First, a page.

Another Maine nurse, Sarah Sampson of Bath, followed her husband, Capt. Charles Sampson of the 3d Maine Infantry, to action in Virginia, nursing wounded soldiers. She later joined the relief organization in Washington, helping to respond to the requests for assistance, working primarily on requests from Maine soldiers and families.
Beyond working at the level of whole armies and masses of soldiers, and beyond the actions of various nurses, the commission also focused on individual soldiers and individual family members back home. Over the course of the war, the Maine Agency received many hundreds of letters from soldiers, their families, organizations who wanted to help, doctors, and others concerned with aspects of the war.
The Maine Agency was one place people could turn to get answers and help about furloughs, back pay, pensions, missing loved ones, packages sent to the front, and most other topics that were not strictly military.
Many of the letters from individuals contain emotional pleas. One soldier wrote from Libby Prison, the Confederate prison in Richmond, Virginia, asking the Maine Agency to send supplies such as a ham, bologna sausages, canned salmon, milk, and Shaker applesauce, sardines, butter, pickles, cranberry sauce, a coffee pot, and "2 Boxes good Cigars." He said he knew of nowhere else to ask for help and noted that he had money to pay for the items.
Ill or injured soldiers – or their relatives – often asked for furloughs or discharges so they could return to Maine – either for a short time or permanently. Most expressed the conviction they would regain their health and strength if they were at home and cared for by loved ones.
One especially poignant letter came from J.S. Herrick, who was at a hospital in Annapolis, Maryland, tending to her ill son-in-law, Isaac J. Monk, a private in Co. E of the 16th Maine Infantry.
Addressing her letter to Sarah Sampson, Herrick wrote that she needed to return to Maine to care for her parents. She reported that her daughter had been ill and having mental problems since the illness of her soldier husband. She feared that her daughter would become "entirely insane" if Isaac Monk, her husband, did not return home.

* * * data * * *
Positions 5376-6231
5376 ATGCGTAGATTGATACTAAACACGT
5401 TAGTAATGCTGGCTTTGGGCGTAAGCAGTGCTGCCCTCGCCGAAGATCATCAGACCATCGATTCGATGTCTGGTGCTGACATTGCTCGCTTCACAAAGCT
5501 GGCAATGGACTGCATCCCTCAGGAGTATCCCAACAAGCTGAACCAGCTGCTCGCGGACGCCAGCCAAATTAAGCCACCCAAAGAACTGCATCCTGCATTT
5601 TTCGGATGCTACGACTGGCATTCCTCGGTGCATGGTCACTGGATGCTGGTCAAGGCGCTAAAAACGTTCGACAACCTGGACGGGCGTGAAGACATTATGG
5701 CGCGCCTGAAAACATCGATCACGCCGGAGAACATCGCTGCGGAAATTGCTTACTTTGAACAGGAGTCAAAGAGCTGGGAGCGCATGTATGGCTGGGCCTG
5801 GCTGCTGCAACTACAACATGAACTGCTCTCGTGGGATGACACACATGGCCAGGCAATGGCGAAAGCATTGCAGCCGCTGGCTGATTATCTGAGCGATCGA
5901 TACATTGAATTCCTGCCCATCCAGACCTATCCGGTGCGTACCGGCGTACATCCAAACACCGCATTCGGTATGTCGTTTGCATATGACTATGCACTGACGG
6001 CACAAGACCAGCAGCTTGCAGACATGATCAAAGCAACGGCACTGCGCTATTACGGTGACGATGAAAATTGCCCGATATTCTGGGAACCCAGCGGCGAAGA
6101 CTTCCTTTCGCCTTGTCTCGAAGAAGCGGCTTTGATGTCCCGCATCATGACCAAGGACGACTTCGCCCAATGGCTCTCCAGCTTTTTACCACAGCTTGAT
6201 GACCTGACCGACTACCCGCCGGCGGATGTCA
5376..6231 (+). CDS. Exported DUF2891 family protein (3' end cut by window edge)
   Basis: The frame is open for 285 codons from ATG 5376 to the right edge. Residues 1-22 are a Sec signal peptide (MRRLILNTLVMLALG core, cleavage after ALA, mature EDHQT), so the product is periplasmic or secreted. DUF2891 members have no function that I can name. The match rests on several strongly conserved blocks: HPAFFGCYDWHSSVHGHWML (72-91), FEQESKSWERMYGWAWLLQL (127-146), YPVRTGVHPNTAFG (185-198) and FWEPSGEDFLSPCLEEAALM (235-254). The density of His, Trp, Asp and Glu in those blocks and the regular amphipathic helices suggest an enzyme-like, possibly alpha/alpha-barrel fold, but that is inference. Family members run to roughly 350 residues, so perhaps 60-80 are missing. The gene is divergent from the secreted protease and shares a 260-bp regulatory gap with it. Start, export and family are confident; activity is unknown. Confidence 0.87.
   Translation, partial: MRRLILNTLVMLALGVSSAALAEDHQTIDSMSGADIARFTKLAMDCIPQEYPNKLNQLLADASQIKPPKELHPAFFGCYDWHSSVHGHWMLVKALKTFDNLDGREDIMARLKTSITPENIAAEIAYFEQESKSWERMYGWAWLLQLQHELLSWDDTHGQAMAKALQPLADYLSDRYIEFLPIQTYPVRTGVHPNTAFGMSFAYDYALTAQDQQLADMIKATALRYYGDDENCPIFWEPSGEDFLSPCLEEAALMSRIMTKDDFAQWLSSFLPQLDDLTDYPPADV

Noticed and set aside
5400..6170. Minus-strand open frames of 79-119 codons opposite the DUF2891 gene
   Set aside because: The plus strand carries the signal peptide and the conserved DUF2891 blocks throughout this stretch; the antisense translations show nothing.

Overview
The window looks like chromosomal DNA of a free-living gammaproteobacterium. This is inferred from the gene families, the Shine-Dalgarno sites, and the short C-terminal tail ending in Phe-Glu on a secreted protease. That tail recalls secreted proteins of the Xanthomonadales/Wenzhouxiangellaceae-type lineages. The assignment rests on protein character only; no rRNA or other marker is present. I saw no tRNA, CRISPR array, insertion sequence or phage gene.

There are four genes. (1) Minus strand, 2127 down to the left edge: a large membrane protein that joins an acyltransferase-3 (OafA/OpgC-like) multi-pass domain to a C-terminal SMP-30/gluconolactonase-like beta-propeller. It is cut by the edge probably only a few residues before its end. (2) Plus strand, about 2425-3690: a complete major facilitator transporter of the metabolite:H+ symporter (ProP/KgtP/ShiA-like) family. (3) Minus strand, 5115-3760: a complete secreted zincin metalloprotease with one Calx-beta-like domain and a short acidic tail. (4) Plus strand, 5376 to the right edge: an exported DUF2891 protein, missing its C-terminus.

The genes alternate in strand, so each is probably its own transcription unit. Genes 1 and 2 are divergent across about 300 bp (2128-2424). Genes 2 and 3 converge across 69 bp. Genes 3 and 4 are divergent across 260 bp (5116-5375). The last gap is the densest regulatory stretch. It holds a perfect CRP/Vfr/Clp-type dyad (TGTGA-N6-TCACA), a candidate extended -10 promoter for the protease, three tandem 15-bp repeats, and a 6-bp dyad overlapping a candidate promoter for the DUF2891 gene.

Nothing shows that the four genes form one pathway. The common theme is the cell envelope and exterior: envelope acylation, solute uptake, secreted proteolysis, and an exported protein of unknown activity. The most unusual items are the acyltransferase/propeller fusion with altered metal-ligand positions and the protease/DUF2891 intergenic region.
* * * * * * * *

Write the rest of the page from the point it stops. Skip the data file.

In the fall of 1864, numerous soldiers or groups of soldiers wrote to the Maine Agent in Washington asking for furloughs to go home in order to vote in the Presidential election. Cyrus McBride, 1st sergeant, Co. K., 13th Maine, wrote from Harewood Hospital in Washington, D.C., "I want to vote in some place for I think it is the duty of every man to vote on this comeing Election to maintain the Principles that we have been struggling for & for the Officers that will carry them through."
The Maine Agency responded to all the letters it received, although Maine Historical Society's collection of letters does not include the responses. From other sources, it seems that the agency often was successful in securing furloughs, back pay, and answering other questions.
As for Benjamin Franklin Mower of the 7th Maine, who was 31 when he enlisted, the Maine Adjutant General's report for 1863 lists him as ill in a hospital in Washington and as mustered out on Aug. 21, 1864. However, a history of Greene lists his death date as July 3, 1863. Other sources list his death date as July 15, 1863, or as "reported missing after the battle of Gettysburg, and by the hard fortune of war, left to die on the Battlefield." There is no indication of when Louisa Mower found out her husband had died.